Passive Immunity and BioDefens
Immunization is a process of fortifying an individual’s immune system against an agent, typically disease-causing pathogen or a toxin. When the immune system is exposed to foreign molecules, this will trigger an immune response. Because of immunological memory, our immune system is also able to develop the ability to respond quickly to any subsequent encounter with the same agent, which is a function of the adaptive immune system – a subsystem which responds within 4-7 days to a previously encountered foreign molecule. The concept of exposing the body to a foreign agent in a controlled manner to artificially activate the immune system and impart the ability of a quick response to a subsequent encounter due to immunological memory is called active immunization.
Active immunization gives the body the ability to produce antibodies to counter the pathogen or a toxin on its own. The most common technique of active immunization is vaccination, a process of introducing a microorganism or a virus in a weakened, live or killed state, or proteins or toxins from that microorganism, triggering the body’s adaptive immunity. This allows the body to quickly respond to a next encounter with the same pathogen or toxin. Inoculation refers to a method where the body is exposed to a milder form of a disease to induce immunity. It originated as a method of preventing smallpox, where dried smallpox macules were used to induce a generally milder form of the disease, which still induced full immunity to the disease. Compared to vaccination, it is inferior due to significantly higher risk – vaccination does not cause disease, even in its milder form, while inoculation does.
Passive immunization is a process of introducing antibodies into the body directly, rather than imparting on the body the ability to produce them. This still imparts immunity, however, because this immunity is not caused by the body’s immune system, it will only last as long as the introduced antibodies as present in the organism. This is called transient immunity. Antibodies have been used for the prevention and treatment of various diseases for centuries (Keller, 2000). Immunization by the administration of antibodies is a very efficient way of obtaining immediate, short-lived protection against infection or the disease-causing effects of toxins from microbial pathogens or other sources.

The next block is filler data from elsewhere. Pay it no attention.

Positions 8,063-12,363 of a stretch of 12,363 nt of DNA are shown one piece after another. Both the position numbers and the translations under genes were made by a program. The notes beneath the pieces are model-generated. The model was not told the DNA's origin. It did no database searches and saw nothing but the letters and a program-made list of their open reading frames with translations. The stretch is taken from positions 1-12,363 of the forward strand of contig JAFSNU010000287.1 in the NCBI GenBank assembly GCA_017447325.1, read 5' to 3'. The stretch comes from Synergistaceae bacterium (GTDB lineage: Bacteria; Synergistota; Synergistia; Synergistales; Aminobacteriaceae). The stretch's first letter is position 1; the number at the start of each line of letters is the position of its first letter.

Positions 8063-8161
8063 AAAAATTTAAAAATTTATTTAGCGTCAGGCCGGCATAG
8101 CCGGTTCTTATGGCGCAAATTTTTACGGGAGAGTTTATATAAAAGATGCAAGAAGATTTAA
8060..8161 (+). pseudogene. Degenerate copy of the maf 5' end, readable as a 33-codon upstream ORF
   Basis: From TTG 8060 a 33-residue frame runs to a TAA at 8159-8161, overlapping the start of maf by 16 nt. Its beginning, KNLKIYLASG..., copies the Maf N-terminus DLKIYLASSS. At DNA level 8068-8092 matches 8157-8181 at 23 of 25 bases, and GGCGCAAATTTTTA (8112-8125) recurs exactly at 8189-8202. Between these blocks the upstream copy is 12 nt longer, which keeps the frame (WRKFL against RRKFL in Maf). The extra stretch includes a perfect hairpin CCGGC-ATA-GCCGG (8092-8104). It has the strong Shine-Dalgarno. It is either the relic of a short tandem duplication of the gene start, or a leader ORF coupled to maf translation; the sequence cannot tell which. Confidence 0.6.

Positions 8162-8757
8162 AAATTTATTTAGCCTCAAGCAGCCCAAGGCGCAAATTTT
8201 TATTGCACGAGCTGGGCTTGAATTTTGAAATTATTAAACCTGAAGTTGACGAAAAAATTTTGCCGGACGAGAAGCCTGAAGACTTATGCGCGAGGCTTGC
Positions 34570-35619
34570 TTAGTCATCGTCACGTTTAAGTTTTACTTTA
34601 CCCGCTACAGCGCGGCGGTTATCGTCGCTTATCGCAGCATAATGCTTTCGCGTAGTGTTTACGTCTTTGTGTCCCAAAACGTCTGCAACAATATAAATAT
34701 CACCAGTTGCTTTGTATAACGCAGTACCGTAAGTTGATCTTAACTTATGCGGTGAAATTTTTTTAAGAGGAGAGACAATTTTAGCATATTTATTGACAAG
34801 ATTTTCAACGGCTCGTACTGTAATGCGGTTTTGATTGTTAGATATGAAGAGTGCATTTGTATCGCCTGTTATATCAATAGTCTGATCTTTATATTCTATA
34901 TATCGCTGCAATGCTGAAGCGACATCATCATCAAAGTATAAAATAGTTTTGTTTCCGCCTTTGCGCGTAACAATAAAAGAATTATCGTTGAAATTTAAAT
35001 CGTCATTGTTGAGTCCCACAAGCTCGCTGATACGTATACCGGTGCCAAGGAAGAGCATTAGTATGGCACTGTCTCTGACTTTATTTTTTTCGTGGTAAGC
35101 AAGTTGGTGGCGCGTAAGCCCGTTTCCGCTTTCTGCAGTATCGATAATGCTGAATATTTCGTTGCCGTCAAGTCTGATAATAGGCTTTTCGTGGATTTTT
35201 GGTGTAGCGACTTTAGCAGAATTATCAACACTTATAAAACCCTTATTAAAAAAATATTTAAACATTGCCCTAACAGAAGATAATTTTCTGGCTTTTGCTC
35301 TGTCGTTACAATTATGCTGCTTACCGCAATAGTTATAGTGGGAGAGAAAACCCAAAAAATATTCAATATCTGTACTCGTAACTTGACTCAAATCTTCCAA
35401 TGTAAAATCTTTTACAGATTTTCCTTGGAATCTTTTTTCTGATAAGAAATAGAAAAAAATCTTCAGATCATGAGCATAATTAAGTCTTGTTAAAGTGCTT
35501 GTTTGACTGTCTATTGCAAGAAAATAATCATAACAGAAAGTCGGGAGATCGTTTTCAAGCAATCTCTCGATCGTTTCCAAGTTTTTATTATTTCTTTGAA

Due to its rapid action, passive immunization is often used to treat diseases caused by infection or toxin exposure. In bacterial diseases, antibodies neutralize toxins, facilitate opsonization, and, with complement, promote bacteriolysis. In viral diseases, antibodies block viral entry into uninfected cells, promote antibody-directed cell-mediated cytotoxicity by natural killer cells, and neutralize virus alone or with the participation of a complement. Prior to the discovery of antibiotics, antibodies were the only available treatment for a significant number of infectious diseases.
American BioDefense Institute